Lucifer features a character adapted from the character created by Neil Gaiman, Sam Keith, and Mike Dringenberg as a supporting character in the comic book series The Sandman.  He later became the protagonist of the spin-off comic book series Lucifer written by Mike Carey, both published by DC Comics’ Vertigo imprint.

The series focuses on Lucifer Morningstar, who is bored and unhappy as the Lord of Hell and resigns his throne and abandons his kingdom for the beauty of Los Angeles, where he gets his kicks helping the LAPD punish criminals.

Character background

Lucifer Morningstar is a DC Comics character appearing primarily as a supporting character in the comic book series The Sandman and as the title character of a spin-off, both published under the Vertigo imprint.

Though various depictions of Lucifer, the Biblical fallen angel and Devil of the Abrahamic religions, have been presented by DC Comics in their run. This interpretation by Neil Gaiman debuted in The Sandman in 1989.

Like many modern interpretations of Satan, DC’s Lucifer owes much to the character’s portrayal in John Milton’s epic poem Paradise Lost, though Gaiman adapts the character to fit the fictional DC Universe where their comics are set, where the character exists alongside superheroes and deities from multiple religions.

Later, the character acquired an ongoing Lucifer spin-off series written by Mike Carey, depicting his adventures on Earth, Heaven, and in the various other realms of his family’s creations and in uncreated voids after abandoning Hell in the Sandman series. Lucifer also appears as a supporting character in issues of The Demon, The Spectre, and other DC Universe comics. Two angels, several demons, a human, and briefly Superman have taken his place as ruler of Hell.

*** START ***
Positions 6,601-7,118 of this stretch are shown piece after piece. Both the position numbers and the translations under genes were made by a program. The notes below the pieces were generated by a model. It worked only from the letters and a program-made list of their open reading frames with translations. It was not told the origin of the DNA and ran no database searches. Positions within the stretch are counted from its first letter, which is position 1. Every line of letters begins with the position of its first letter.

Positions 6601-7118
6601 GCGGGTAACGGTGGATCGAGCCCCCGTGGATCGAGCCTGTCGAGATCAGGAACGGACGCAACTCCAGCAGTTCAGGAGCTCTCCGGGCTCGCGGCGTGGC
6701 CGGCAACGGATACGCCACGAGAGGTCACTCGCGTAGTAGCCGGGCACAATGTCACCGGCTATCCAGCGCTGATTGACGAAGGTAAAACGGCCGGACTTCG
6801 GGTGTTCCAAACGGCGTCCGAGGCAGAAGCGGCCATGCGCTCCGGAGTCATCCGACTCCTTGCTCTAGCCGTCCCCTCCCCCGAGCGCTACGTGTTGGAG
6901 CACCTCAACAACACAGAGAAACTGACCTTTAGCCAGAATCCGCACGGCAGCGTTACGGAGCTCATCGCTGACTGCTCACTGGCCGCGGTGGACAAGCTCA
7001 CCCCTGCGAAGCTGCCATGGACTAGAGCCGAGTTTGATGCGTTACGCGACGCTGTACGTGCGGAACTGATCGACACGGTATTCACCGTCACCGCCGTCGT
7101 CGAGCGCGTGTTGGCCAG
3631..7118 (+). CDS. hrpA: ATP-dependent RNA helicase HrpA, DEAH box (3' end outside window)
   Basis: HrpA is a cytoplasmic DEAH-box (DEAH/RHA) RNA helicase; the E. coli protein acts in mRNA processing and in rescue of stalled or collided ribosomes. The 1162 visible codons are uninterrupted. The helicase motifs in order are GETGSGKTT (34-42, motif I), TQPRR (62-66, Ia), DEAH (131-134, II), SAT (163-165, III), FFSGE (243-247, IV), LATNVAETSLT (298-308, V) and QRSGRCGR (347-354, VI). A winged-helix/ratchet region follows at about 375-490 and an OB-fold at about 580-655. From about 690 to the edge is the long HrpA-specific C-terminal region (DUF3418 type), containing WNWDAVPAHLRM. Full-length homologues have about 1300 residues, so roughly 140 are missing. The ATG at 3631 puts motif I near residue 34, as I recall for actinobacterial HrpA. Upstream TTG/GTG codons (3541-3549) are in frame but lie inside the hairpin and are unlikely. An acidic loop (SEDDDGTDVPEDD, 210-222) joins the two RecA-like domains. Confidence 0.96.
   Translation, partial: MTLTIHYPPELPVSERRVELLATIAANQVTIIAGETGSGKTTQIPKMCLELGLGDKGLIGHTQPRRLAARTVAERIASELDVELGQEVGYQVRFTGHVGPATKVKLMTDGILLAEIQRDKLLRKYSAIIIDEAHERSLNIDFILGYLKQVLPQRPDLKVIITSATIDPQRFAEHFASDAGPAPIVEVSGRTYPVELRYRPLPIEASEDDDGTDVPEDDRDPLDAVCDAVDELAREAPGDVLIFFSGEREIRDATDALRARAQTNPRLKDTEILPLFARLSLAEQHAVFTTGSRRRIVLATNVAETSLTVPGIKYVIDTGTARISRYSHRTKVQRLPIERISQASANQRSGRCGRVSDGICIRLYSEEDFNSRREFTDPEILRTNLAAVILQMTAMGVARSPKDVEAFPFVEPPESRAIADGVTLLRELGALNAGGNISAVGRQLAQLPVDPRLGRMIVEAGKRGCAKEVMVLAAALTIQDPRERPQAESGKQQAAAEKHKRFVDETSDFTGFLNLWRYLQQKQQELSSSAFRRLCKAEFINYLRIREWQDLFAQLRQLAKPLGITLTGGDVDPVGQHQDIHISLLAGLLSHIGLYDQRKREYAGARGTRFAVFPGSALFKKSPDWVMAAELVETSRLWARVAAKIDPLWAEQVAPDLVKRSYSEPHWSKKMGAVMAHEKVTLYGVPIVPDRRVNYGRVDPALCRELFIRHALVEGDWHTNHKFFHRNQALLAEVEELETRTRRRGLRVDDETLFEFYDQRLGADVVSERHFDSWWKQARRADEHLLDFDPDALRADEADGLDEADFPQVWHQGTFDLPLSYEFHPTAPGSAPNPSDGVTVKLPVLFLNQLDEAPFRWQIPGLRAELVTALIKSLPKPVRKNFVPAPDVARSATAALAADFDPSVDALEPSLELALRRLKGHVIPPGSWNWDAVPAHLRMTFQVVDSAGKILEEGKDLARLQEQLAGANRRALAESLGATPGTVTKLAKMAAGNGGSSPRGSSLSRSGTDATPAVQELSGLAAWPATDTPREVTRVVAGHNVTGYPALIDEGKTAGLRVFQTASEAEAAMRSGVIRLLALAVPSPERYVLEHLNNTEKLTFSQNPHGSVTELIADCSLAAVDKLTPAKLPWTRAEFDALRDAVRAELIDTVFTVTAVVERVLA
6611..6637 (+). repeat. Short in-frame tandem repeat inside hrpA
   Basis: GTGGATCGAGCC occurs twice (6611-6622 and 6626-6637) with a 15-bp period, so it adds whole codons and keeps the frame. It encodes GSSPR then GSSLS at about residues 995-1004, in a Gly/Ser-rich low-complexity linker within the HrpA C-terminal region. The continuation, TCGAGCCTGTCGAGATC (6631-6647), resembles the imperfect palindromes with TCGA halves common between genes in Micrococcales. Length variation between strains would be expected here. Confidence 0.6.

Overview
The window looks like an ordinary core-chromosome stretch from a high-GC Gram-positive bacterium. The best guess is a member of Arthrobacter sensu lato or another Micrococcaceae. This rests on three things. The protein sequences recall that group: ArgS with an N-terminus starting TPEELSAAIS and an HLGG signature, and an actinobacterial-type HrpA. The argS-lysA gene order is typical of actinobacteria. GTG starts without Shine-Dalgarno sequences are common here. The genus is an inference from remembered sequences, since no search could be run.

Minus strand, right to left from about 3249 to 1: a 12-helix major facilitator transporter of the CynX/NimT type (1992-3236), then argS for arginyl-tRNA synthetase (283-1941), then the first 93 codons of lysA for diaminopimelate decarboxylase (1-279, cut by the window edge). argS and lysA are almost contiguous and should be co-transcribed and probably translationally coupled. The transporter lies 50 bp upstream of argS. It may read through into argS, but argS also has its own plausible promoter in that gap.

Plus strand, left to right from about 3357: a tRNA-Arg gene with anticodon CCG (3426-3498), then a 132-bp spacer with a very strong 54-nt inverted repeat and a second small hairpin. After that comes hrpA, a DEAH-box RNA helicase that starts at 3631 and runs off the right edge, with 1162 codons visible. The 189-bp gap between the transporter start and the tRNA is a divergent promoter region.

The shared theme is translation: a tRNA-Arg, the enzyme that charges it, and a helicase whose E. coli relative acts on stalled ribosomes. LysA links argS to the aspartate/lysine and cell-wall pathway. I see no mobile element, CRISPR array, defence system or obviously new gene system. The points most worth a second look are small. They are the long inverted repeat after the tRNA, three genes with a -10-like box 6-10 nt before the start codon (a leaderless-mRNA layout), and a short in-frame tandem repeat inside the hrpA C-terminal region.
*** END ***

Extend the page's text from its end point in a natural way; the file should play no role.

In 2010, IGN named Lucifer as the 68th greatest comic book villain of all time.

Powers and abilities

Lucifer possesses nearly omnipotent supernatural power. He can shape the matter of Creation into anything he can imagine, including matter, energy, and more abstract concepts such as time. However, he does have certain limitations as he is still a creation of God.

He cannot create something out of nothing, unlike his Creator. In some ways this makes him the most disadvantaged, though not the weakest, of the arch-angelic host.